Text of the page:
But two central questions about persons and moral value remain incompletely answered. First, he clearly states that the thoroughly moralised person is both what he ought to be and what will truly fulfil him, and thus unites the realisation of the specifically or narrowly moral values with that of the wider ones or morally relevant ones, as here, even though, as we have seen, he also regards the latter as merely instrumental to, and not as ingredient in, the full realisation of personality:
As free and rational, persons are also purposeful, seekers of ends. The law which the person recognises as valid for his life is that which tends to the end in which personality is conceived as reaching its true good. This is an ideal, and its attainment must be looked for in the gradual process by which character is built up and conduct brought into rational order. The moral agent is thus compelled to regard his true personality as consisting not in the actual features of the passing moment but in an is to be—in something to which he should attain and to which he can at least approximate. This ideal self is conceived as in harmony with the moral values which he recognises, and it is at the same time regarded as the complete realisation of that personality which, throughout life, is always in process of growth. (MVIG, p.191).
Yet to some extent Sorley does not draw the full conclusion from his own argument. As noted above, he takes the unity of values to be one of a whole of parts, albeit an ‘organic’ and not ‘mechanical one’, and in this passage from the final chapter he still regards the wider group as independent of the narrower one:
The content of the moral ideal was not found to be an easy thing to define. A final definition, indeed, is not possible, for knowledge of the moral ideal grows in clearness and fulness as character approximates to it. As we have seen, it can be expressed best as a spirit or tendency in which the higher human capacities and the harmony of man with man triumph over sensual and selfish impulses. This is the characteristic of the good will, that it is guided by the highest and by the spirit of unity with others. But what the higher interests and capacities of man are this question may seem to have received a less distinct answer. Indeed, an answer cannot be given without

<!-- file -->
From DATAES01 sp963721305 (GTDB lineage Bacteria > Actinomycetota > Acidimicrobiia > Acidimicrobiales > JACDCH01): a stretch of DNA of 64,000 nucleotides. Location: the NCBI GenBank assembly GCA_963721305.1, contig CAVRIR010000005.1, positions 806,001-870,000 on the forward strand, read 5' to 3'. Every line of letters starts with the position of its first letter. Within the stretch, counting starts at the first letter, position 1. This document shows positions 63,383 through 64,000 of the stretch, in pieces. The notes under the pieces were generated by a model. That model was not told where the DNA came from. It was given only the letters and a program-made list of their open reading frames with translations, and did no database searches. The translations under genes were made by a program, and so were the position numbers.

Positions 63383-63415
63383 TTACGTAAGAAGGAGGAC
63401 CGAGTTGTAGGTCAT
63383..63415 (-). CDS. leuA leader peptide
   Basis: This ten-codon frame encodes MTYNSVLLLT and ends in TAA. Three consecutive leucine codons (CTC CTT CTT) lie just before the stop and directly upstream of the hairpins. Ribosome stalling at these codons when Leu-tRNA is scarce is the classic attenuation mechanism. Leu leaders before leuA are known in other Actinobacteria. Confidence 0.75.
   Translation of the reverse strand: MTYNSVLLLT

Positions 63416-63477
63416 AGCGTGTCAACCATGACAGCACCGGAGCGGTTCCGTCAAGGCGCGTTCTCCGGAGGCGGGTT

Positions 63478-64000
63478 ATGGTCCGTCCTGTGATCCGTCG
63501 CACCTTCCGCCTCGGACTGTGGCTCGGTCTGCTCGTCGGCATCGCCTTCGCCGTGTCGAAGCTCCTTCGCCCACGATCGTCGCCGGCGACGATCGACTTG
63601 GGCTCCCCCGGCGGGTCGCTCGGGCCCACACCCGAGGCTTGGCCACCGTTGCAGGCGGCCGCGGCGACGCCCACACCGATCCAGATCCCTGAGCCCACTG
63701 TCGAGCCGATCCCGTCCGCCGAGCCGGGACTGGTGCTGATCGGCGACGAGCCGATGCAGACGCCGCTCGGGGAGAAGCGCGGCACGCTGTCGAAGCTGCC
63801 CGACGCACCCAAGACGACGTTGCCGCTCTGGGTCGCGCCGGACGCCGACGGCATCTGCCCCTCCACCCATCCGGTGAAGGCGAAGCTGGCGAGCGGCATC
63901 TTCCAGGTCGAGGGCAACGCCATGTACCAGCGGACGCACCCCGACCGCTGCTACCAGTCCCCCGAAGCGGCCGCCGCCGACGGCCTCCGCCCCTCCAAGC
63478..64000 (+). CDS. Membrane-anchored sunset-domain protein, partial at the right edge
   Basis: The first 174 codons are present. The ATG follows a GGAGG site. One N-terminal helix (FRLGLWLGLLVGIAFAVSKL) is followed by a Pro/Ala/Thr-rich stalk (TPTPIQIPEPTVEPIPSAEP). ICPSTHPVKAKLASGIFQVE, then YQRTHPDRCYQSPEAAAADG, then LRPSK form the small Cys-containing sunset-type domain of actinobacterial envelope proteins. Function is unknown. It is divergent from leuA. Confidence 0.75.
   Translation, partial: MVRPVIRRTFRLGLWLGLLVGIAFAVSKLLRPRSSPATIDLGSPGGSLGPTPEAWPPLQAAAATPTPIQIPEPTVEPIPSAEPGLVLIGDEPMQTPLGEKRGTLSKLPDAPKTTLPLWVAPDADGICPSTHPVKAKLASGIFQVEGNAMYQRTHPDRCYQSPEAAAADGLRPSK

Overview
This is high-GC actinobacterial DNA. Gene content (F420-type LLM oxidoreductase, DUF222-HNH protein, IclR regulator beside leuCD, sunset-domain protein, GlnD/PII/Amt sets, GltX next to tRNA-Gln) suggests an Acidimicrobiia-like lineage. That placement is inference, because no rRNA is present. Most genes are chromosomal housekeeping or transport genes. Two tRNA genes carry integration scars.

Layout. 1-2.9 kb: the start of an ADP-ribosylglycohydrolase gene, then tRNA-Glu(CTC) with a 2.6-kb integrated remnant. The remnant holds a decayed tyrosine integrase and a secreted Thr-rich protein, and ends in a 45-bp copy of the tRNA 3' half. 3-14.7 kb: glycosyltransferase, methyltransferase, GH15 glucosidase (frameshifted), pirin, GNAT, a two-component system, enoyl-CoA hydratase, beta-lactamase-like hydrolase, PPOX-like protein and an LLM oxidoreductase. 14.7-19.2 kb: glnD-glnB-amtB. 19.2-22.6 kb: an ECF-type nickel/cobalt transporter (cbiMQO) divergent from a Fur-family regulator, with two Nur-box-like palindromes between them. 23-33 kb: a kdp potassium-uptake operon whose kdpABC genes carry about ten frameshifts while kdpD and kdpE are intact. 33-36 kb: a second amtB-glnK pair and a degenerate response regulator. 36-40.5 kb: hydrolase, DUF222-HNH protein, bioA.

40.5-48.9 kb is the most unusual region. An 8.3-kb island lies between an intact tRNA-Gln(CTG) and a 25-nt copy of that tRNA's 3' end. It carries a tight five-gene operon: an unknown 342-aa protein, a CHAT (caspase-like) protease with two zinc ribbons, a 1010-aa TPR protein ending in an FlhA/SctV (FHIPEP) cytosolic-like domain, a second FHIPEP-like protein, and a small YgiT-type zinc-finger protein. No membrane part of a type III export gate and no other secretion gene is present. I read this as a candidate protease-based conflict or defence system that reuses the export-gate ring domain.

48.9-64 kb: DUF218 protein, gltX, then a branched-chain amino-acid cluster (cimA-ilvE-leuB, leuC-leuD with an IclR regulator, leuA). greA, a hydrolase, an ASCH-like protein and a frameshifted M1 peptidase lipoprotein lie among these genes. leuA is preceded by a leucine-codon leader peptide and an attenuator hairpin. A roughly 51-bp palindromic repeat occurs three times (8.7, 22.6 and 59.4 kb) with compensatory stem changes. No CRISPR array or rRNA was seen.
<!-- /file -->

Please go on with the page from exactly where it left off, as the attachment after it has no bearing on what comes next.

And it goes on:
reference to the other values of knowledge and beauty, for instance which we recognise as having a superior claim to that of the demands of comfortable living or the satisfaction of appetite and impulse. In the widest sense of the word, therefore, ethics might be used to signify the whole realm of values, while morality proper is restricted to the virtuous attitude towards them. Morality includes the will to these values, but the values themselves and their worth are independent (MVIG, p. 518).
Second, as already observed, he does not fully or explicitly grasp the real and essential uniqueness of the person which makes us irreplaceable, and is the basis of justice. For the ultimate value of the person lies not in his moral character, as might be supposed, however good that may be. Even the hardened and thoroughly malicious criminal retains some rights, as to a fair trial. Why? Because he is a radically unique person. In purely functional respects, one person can be rightly replaced by another, as when persons incompetent at a given task are removed and others appointed, but as unique value-essences none of us can be replaced.
In summary, this brief sampling is very inadequate, but I hope it is enough to show that, sans la lettre, Sorley was a thorough personalist in his ethics and also to suggest the same in his epistemology and metaphysics. His work is incomplete and at times did not fully overcome subpersonal categories and conceptions. But no one can say everything, let alone at the same time. He moved ethics on from the stale dichotomy of Utilitarianism and its hedonism versus Kantian will and laws, still too much with us, by looking to experience, the person and personal life, and the new axiology of value. Unfortunately, the later dominance of the anti-philosophies of Logical Positivism and then Linguistic or Conceptual Analysis, wrote him and similar philosophers of his time out of the history books, insofar as they paid any attention to the history of philosophy which was, for them, a mere catalogue of errors, and which still has its effects today. Yet much could be learned by reading him and continuing on the paths which he opened up.